The Cleveland Multiport Catheter (CMC), a novel four-port device for convection-enhanced delivery, successfully conveys high volumes of chemotherapy to enhancing and nonenhancing regions of recurrent high-grade gliomas. So conclude Cleveland Clinic researchers who presented results from a clinical trial in the first 12 patients treated with the device at the 2017 annual meeting of the Society for Neuro-Oncology in San Francisco.
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“Breaking through the blood-brain barrier is a continuing major challenge for delivering therapeutic drugs to fight brain cancers,” says Cleveland Clinic neurosurgeon Michael A. Vogelbaum, MD, PhD, the study’s lead investigator. “We are very encouraged to see that our catheter can effectively deliver around the blood-brain barrier in the setting of both solid and infiltrative brain tumors.”
Dr. Vogelbaum is Associate Director of the Rose Ella Burkhardt Brain Tumor and Neuro-Oncology Center and Director of the Center for Translational Therapeutics and Professor of Surgery at Cleveland Clinic Lerner College of Medicine. He is one of the inventors of the CMC and leads the Cleveland Clinic team testing the device. He is founder and chief medical officer of Infuseon Therapeutics Inc., a Cleveland Clinic-owned spinoff company that is funding clinical development of the CMC. Dr. Vogelbaum’s roles in this development effort are covered under a Cleveland Clinic-approved conflict-of-interest management plan.
The CMC backstory
The CMC was granted FDA clearance in March 2017 as a therapeutic delivery device. While convection-enhanced delivery (CED) has been in investigational use for about 20 years, no drug has yet received FDA approval for direct delivery into the brain parenchyma.
The CMC, developed at Cleveland Clinic in partnership with Cleveland-based multinational manufacturer Parker Hannifin Corp., has several advantages over similar devices under investigation for CED:
- While other devices have a single drug delivery catheter, the CMC has four microcatheters equally spaced around the tip of the CMC shaft through which drug can be delivered (see image at top of post), requiring fewer devices to cover a large volume of tissue.
- The CMC can be placed in an operating room equipped with conventional neurosurgical guidance technology, avoiding the intraoperative MRI capabilities required by other delivery devices.
- The CMC can be left in place for days (versus several hours for most other delivery devices), allowing delivery of more drug.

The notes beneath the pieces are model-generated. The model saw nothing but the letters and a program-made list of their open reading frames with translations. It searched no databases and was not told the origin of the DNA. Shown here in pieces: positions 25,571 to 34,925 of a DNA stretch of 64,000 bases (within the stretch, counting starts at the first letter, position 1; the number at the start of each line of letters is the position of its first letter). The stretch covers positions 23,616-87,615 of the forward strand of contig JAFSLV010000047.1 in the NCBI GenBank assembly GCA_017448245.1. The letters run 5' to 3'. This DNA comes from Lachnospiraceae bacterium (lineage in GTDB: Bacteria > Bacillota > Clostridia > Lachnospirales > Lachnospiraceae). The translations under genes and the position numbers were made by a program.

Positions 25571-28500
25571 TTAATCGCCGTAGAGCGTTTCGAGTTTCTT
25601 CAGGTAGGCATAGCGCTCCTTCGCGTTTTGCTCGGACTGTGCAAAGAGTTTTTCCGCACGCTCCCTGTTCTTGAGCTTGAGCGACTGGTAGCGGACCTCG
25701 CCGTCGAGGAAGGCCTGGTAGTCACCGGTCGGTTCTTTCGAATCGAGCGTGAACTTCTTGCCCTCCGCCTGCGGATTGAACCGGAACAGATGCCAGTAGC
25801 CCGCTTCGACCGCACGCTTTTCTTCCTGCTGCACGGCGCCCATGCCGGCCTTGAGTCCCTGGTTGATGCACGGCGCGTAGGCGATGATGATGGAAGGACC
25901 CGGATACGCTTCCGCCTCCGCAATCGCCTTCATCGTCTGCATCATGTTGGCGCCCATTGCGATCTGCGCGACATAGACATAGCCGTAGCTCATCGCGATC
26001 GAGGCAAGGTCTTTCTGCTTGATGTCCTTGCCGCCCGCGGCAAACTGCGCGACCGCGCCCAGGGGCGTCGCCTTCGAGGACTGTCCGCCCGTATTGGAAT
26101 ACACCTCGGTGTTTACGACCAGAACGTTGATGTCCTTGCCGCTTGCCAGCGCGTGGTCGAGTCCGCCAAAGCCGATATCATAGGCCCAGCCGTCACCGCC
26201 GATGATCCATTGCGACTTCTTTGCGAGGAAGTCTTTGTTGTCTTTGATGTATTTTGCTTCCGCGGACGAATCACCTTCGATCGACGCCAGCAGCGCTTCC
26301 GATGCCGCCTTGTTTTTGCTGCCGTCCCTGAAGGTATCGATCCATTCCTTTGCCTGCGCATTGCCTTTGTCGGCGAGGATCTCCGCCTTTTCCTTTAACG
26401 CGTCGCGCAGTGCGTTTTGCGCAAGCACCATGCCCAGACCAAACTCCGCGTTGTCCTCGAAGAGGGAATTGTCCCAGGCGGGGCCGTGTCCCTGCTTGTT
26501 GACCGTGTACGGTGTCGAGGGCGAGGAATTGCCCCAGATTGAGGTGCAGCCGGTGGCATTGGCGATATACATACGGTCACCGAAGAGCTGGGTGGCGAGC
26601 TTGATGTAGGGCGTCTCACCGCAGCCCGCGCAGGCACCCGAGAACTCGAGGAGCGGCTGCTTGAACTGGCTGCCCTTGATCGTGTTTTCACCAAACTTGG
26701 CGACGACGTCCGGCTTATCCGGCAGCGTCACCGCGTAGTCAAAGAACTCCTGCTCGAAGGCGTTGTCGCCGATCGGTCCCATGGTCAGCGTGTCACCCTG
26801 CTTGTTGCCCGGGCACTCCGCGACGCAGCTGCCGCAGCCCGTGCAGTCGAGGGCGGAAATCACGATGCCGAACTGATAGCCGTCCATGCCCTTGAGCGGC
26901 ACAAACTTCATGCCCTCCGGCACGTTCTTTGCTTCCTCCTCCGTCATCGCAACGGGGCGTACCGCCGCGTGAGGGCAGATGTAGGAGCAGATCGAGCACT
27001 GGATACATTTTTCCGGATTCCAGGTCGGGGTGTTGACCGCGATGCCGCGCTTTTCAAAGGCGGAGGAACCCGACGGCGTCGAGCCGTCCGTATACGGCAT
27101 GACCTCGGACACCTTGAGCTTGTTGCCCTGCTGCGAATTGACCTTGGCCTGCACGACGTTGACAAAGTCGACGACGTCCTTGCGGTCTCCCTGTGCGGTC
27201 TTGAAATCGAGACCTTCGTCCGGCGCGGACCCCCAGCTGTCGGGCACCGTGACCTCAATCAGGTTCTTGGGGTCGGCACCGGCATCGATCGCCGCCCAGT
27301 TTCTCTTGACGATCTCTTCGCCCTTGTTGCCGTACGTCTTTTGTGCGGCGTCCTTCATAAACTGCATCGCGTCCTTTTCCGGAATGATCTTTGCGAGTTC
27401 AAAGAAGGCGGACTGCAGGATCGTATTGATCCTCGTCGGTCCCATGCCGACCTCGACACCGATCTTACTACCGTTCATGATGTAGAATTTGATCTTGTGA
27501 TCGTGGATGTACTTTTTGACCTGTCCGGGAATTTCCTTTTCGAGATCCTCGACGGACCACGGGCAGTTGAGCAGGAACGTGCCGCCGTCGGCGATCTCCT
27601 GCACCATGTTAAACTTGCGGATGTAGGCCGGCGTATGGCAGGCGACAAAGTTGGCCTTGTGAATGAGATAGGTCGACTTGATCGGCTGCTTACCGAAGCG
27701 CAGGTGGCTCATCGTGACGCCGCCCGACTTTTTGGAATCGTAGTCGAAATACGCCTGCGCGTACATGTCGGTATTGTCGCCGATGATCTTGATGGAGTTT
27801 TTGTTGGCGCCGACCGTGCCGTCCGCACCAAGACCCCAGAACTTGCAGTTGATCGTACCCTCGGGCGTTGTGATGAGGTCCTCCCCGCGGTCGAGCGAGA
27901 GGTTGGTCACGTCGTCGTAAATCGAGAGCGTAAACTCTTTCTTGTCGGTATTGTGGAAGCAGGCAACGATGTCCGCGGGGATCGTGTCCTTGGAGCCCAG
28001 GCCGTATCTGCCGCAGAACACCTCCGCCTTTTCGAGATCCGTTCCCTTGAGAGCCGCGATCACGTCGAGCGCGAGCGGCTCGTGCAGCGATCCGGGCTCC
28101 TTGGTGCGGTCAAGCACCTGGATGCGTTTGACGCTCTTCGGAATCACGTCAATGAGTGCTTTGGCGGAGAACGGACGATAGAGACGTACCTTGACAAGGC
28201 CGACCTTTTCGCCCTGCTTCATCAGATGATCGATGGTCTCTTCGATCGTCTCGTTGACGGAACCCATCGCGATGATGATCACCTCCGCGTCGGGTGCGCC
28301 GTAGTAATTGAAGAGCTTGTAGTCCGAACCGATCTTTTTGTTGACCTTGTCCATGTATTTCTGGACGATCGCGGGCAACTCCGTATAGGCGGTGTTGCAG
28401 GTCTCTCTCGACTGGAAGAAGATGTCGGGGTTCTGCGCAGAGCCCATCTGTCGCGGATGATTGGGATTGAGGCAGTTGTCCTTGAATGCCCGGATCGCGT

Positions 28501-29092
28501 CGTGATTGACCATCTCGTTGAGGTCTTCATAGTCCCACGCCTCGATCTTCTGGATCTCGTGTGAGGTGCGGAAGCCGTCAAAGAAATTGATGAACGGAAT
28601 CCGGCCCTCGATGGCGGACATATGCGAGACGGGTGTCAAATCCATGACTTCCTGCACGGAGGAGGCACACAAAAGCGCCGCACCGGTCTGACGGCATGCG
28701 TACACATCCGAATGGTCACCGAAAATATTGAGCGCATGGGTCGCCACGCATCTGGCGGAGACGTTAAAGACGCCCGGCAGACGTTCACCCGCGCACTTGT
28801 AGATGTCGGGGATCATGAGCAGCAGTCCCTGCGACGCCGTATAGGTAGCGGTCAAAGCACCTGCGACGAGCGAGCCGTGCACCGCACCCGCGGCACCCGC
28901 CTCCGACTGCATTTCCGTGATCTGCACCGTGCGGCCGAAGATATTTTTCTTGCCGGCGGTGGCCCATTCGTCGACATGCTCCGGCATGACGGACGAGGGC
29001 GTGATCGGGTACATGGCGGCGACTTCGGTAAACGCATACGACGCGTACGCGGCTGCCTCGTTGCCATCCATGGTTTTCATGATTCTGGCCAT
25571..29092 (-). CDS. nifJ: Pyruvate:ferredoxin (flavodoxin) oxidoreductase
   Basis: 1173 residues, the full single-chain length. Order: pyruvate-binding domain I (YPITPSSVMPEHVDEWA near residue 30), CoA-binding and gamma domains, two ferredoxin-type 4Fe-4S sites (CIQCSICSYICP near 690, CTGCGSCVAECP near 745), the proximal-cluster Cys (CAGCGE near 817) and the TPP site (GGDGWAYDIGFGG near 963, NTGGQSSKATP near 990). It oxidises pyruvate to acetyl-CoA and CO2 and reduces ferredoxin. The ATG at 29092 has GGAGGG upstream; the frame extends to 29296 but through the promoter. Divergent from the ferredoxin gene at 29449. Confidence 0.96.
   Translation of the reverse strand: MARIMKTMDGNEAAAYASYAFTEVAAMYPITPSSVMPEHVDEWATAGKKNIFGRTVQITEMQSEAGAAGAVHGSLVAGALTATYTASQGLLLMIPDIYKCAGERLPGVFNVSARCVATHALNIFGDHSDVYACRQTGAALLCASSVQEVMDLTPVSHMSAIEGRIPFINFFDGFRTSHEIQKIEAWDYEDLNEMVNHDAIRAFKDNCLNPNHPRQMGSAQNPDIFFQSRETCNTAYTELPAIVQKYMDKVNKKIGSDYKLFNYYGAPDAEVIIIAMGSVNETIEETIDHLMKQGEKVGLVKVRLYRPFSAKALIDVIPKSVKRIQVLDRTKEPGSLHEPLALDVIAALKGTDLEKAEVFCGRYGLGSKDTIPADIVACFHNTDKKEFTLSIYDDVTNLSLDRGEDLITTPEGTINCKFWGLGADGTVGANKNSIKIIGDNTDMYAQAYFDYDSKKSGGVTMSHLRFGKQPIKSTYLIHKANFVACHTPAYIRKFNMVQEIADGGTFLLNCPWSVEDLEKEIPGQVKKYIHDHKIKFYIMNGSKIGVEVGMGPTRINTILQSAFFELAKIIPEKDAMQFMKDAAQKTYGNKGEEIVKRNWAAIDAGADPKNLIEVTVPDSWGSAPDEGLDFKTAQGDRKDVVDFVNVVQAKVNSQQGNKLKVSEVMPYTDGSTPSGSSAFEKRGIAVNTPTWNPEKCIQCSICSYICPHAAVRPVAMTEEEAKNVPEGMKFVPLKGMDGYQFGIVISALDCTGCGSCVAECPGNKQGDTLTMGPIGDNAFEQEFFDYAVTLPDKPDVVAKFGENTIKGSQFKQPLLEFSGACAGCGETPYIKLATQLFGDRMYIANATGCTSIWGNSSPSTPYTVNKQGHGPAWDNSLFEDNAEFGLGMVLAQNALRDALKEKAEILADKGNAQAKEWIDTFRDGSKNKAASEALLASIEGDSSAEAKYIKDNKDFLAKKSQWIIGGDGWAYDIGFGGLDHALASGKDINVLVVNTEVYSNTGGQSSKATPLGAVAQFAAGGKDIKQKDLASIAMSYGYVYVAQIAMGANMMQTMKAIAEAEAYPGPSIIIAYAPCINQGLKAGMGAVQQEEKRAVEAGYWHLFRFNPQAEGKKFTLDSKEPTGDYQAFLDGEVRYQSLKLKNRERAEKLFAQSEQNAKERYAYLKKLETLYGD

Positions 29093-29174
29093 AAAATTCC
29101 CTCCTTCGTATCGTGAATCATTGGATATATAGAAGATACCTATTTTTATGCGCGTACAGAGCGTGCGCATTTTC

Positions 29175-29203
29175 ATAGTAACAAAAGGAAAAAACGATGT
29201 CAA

The CMC is surgically implanted and connected to low-rate infusion pumps. More details about the CMC are in this previous Consult QD post.
Study methods and findings
This study focused on recurrent high-grade glioma, a brain cancer that not only forms solid (enhancing) tumors but also grows in the brain in a highly infiltrative manner (nonenhancing), making it particularly resistant to radiation therapy and surgical excision. The study involved two pilot trials:
- Drug delivery was evaluated in both enhancing tumor and tumor-infiltrated brain (3 patients).
- Drug delivery was evaluated in tumor-infiltrated brain after resection of the enhancing tumor (9 patients).
In both trials, two agents were delivered simultaneously through the CMC:
- Topotecan, a standard chemotherapeutic agent used to treat lung and colon cancers. Although topotecan has demonstrated effectiveness against glioma in cell cultures, it cannot cross the blood-brain barrier under conventional delivery methods and consequently has not been effective when given by its conventional intravenous route of delivery.
- A gadolinium tracer (gadolinium DTPA) visible on MRI. It was used to detect distribution and thereby evaluate the efficacy of drug delivery.
All 12 patients underwent successful placement of two CMCs each and completed infusions ranging from 48 to 96 hours. All catheters were placed with conventional operating room technology. MRI was performed intermittently during infusion.
Large differences were found in the volumes of distribution based on the site of delivery, with the highest volumes delivered to tumor-infiltrated regions (25-92 mL). No obvious backflow into the CMC shaft was observed intra- or perioperatively. No hemorrhages occurred during catheter placement or removal.
Dr. Vogelbaum’s team is currently recruiting patients for a third trial that will focus on optimizing the use of the CMC to deliver to the enhancing (solid) portion of recurrent tumors. They are also developing additional new devices for both short- and long-term delivery of therapeutics to the brain.
The CMC is not limited to delivery of chemotherapies. It is designed to be capable of delivering other biologic and cellular therapies to the brain, for brain tumors and also for other neurological conditions such as Alzheimer’s disease, Parkinson’s disease and epilepsy.
Dr. Vogelbaum notes that the CMC also could potentially be used to deliver therapeutics to solid tumors elsewhere in the body. Localized delivery could potentially avoid complications such as the bone marrow toxicity seen with typical systemic administration of many chemotherapies.
“The CMC has demonstrated excellent promise in our initial trials,” he says. “Successful localized and locoregional delivery is critical to treating brain tumors and a multitude of other conditions as well.”